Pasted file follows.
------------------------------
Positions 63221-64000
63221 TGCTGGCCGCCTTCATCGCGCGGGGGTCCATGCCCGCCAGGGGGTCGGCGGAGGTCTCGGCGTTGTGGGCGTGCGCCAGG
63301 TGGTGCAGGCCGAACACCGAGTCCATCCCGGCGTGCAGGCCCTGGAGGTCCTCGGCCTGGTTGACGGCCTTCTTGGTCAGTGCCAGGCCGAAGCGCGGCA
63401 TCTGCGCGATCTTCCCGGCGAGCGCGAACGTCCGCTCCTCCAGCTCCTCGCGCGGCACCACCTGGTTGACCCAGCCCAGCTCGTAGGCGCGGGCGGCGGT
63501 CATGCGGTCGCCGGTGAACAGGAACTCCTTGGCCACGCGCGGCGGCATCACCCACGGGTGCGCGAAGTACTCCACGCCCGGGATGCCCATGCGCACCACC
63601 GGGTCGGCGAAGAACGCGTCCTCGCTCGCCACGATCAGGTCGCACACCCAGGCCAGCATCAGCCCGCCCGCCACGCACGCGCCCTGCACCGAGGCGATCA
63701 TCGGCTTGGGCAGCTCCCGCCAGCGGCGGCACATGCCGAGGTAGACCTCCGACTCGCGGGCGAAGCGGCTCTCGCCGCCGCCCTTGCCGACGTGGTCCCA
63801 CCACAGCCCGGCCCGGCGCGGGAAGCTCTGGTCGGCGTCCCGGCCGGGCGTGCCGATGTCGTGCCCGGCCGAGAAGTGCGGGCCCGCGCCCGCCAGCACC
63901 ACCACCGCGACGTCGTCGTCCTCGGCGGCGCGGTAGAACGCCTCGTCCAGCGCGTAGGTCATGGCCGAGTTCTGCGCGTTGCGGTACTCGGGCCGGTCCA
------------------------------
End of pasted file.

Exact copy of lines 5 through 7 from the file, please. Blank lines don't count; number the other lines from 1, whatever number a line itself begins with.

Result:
63501 CATGCGGTCGCCGGTGAACAGGAACTCCTTGGCCACGCGCGGCGGCATCACCCACGGGTGCGCGAAGTACTCCACGCCCGGGATGCCCATGCGCACCACC
63601 GGGTCGGCGAAGAACGCGTCCTCGCTCGCCACGATCAGGTCGCACACCCAGGCCAGCATCAGCCCGCCCGCCACGCACGCGCCCTGCACCGAGGCGATCA
63701 TCGGCTTGGGCAGCTCCCGCCAGCGGCGGCACATGCCGAGGTAGACCTCCGACTCGCGGGCGAAGCGGCTCTCGCCGCCGCCCTTGCCGACGTGGTCCCA